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Elections 2021: Town of Leland Council Part I - Candidates Dunlap, Gaver, and Newell

Leland Council candidates - Newell Gaver Dunlap.jpg
Ben Schachtman, Photos provided by candidates
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WHQR
Top Left to Right: Jason Gaver, Nicholas Newell, Allison Dunlap; Bottom Left to Right: Louis Harmati, Bill McHugh, Richard Holloman

The Leland Town Council race has two open seats, with six candidates competing for those spots. Mayor Pro Tem Pat Batleman and Councilor Bob Corriston are not running. WHQR spoke with the candidates about the town’s explosive growth -- and Leland’s planned merger with water utility H2GO. In Part I, interviews with Jason Gaver, Nicholas Newell, and Allison Dunlap.

Note: You can find full interviews with Jason Gaver, Nicholas Newell, and Allison Dunlap at the end of this article.

Related: Hear from candidates Louis Harmati, Richard Holloman, and Bill McHugh in Part II

Nicholas Newell said he’s a candidate who would bring a certain outlook to the council, one that’s currently missing.

“Being one of the youngest candidates, I think outside the box a lot. I'm not afraid to try new things, I can bring a fresh perspective, town council should be as diverse as the populace that it represents. [...] We don't have any diversity when it comes to age, our youngest council member is 60. And most of them are leaning around 70. So being a decade younger than any other candidate, I think I can bring a perspective that isn't there currently,” said Newell.

Most of the candidates in the race support the merger between the Town of Leland and the Brunswick Regional Water and Sewer H2GO Sanitary District. But candidate Jason Gaver said the process behind the agreement was difficult for some town constituents.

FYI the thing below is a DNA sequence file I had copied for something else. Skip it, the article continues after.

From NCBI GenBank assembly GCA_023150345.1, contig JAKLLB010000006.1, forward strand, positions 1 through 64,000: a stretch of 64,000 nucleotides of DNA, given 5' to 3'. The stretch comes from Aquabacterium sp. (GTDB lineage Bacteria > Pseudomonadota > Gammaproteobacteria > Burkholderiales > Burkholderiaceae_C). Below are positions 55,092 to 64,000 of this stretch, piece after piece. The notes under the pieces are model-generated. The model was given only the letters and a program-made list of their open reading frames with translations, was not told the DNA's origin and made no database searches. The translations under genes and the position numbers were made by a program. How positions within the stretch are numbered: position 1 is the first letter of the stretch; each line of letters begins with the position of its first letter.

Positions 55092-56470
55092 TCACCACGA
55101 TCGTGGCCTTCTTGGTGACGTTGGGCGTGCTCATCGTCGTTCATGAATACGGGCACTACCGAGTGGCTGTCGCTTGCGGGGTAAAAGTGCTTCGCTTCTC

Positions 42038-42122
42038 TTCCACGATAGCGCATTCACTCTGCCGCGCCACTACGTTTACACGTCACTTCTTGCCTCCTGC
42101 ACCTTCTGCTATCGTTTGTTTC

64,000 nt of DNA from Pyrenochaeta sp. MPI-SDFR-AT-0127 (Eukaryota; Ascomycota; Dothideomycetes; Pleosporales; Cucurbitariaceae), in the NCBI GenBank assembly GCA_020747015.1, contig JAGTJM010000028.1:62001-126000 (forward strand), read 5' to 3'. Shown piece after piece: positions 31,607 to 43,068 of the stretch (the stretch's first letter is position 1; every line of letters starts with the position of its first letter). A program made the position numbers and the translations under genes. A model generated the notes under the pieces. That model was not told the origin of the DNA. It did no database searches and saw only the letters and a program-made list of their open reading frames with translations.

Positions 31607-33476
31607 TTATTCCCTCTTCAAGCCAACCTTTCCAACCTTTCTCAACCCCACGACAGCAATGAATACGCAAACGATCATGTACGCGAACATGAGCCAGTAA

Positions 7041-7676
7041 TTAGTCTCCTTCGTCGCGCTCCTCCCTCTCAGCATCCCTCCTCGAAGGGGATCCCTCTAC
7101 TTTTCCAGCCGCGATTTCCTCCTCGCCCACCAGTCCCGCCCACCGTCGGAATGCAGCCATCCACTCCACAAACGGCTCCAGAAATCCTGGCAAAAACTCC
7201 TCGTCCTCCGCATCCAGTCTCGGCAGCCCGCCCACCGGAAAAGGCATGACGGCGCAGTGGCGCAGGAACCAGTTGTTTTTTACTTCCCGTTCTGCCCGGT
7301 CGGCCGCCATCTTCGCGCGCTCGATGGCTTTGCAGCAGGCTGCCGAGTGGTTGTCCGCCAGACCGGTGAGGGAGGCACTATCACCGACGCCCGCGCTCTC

“But what people have communicated to me is that it probably could have been done a little better. The communication of the ‘why’ because if you look back this was a nasty court battle that costs the taxpayers dollars. And then all of a sudden, it was like, ‘Hey, we have an agreement.’ Once again, history is going to tell us whether that was right or wrong, but people, I think if they would have done a better job of communicating, ‘Hey, we were we weren't getting along very well. And now we have a solution,’” said Gaver.

Allison Dunlap is vying for one of the seats, but she said she doesn’t support the strings attached to those wanting to access H2GO’s future services.

“One thing I don't like about the merger is that the Town of Leland will be able to use that to annex people into the town. I think Leland is growing really fast. And it's very hard to see Leland just continue to grow, grow grow. I think a lot of people move to Leland because they wanted to not live in a big city,” said Dunlap.

Candidate Jason Gaver is a member of the town’s planning board. He said they try to achieve balance when it comes to approving development.

“There have been times where we have voted no, we don't agree that this is in the best interest. And that's part of leadership, right? Sometimes you've got to make the hard decision. And that's the way it is. But the Planning Board does, I believe, the Planning Board does a really good job of scrutinizing these things. It's not just rubber stamps,” said Gaver.

Candidate Nicholas Newell works in real estate and said this experience lets him see the issues with development firsthand.

“Because of what I do day in and day out, I see the growth that Leland is having I'm dealing with it on a daily basis; I'm seeing the way a lack of workforce housing is affecting Leland residents who are our firefighters, our teachers, our police officers. I am seeing the way that bad development policies can have things like massive land clearing where there are no trees left, where we lose century-old heritage oaks and other trees that will never be replaced in anyone's lifetime,” said Newell.

Leland is getting closer to publishing their Leland 2045 Plan -- which will provide an overview of how the town wants to grow. While Newell and Gaver mainly support the plan, candidate Dunlap said she’s skeptical of it.

“The agenda that's in there is really getting people into more high density and mixed-use living quarters. So instead of being able to kind of have a sprawl, and it's more about getting people into these high-density areas and that, that's really concerning to me,” said Dunlap.

One-stop or early voting is underway until October 30th. Election Day is November 2nd. You can find more information on municipal voting in Brunswick County at brunswickcountync.gov/elections.

Interview with Allison Dunlap
Interview with Jason Gaver
Interview with Nicholas Newell